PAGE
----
A few years back, I traveled to Concordia University in Montreal for a really terrific symposium, Database, Narrative, Archive. D>N>A was small, interdisciplinary, and participatory. There was a performance of High Rise at a bar and workshops on Korsakow and Scalar. A few of the academics at D>N>A recommended the conference of iDMAa, the International Digital Media and Arts Association, as similarly intimate, interdisciplinary, and stimulating. I just returned to Chicago from iDMAa 2012: here’s the debrief.
As promised, the conference gathered its attendees from a range of disciplines, including folks from departments of Communication, Art, English, Theater, Interactive Media, Computer Science, Digital Communication, and Journalism, as well as those from programs within departments.
About half of the sessions were panel presentations – each speaker had just seven minutes and was instructed to present pechu kucha-style (everyone heeded the call to brevity, not so much the call for 20 slides running for 20 seconds each). My talk, “Teaching nonprofit and public sector organizations to make artful, ethical, and sustainable new media” outlined a pedagogical framework for teaching both students and community partners new technologies in service-learning projects. I was on the “Social Responsibility” panel; my co-presenters spoke about the development of an open-source timeline tool, an outreach project with Native American students using a tool developed at Carnegie Mellon University called Alice, and analysis of the documentaries Kony 2012 and Honor the Treaties. The conference organizers did a nice job of matching presenters into coherent panels.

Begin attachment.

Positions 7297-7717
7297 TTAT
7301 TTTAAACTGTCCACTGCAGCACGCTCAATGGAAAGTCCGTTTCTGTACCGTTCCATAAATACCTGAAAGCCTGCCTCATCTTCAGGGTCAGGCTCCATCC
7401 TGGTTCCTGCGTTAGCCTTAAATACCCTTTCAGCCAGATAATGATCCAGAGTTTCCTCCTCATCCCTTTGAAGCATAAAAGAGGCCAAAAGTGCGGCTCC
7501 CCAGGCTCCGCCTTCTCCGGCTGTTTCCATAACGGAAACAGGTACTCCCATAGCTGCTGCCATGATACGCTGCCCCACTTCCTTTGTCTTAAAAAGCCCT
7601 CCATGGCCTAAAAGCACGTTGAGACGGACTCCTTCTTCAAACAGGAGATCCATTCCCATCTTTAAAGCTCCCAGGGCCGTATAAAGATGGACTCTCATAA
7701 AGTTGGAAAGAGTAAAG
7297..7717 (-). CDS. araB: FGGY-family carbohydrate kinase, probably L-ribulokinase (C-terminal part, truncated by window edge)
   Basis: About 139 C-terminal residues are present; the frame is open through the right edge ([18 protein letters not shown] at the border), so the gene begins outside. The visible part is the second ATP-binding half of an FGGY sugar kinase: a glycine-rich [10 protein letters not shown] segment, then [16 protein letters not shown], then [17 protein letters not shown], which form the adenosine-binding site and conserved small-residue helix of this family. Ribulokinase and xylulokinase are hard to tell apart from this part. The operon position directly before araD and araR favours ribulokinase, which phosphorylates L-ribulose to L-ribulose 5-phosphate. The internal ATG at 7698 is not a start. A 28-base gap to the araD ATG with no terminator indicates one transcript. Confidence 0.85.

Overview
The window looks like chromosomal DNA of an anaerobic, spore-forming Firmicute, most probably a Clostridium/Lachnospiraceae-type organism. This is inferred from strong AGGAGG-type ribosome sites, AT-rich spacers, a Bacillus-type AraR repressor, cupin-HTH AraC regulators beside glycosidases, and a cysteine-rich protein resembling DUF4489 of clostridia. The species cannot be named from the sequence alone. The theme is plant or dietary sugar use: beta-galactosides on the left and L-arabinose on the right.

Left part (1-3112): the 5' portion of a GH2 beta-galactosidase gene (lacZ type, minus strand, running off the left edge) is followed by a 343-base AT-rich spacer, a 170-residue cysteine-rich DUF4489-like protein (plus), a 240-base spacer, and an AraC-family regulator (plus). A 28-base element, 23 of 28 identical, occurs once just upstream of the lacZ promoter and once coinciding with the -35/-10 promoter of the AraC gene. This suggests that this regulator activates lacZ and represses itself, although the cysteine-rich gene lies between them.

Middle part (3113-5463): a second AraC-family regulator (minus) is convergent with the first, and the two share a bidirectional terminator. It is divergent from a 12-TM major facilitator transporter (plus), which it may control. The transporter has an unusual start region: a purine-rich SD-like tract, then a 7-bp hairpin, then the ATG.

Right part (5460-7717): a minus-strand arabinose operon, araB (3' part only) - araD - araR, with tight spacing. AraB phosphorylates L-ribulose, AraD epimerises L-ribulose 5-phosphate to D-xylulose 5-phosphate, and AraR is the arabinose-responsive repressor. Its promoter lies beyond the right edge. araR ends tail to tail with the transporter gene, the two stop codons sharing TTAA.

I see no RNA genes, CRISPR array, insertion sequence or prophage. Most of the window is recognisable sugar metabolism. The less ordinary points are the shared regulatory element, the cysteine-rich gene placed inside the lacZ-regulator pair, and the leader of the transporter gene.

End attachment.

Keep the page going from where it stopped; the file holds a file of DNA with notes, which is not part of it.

A range of invited speakers and several new media performances were interspersed with the panels. The industry speakers included, among others, a strategy person from Microsoft, a Creative Director from Electronic Arts, even a researcher from Woods Hole Oceanographic Institute, speaking about exploration and the need for multimedia storytelling in science. These talks covered a lot of territory, but a few common themes emerged: first, that appification and gamification (delivering content and experience through, respectively, mobile apps and video games) are increasing key industry work; second, that collecting big data and figuring out what to do with it is an obsession of many in the media industry; and third, that today’s proliferation of devices is both an opportunity and a challenge for content creators and technology developers.
The industry perspective was slanted pretty heavily towards the video game industry, which is not where most, if any, of my students will end up. Still, I was interested to hear these speakers describe the sort of graduates they wanted. One theme was the need for people who can work in teams, and increasingly, in big teams. Another was the desire for people who can generate lots of ideas, not just one precious idea. Employers also want people who can make a good presentation, who can communicate their ideas with brevity, and who have a rich ideation and design process using a range of tools (storyboards, paper prototypes, drawings, etc.). Creating participatory, collaborative, and process-oriented courses is something that we in the humanities and liberal arts could definitely put more energy into (I’m still inspired, in that respect, by my time with MIT’s 2.009).
Overall, iDMAa 2012 was a fun conference and enlightening for someone like me, who has spent most of her time in academia and the public sector. There was less critical discourse than at a conference like Computers and Writing, but the mix of academic and industry perspectives make iDMAa a nice compliment to C&W.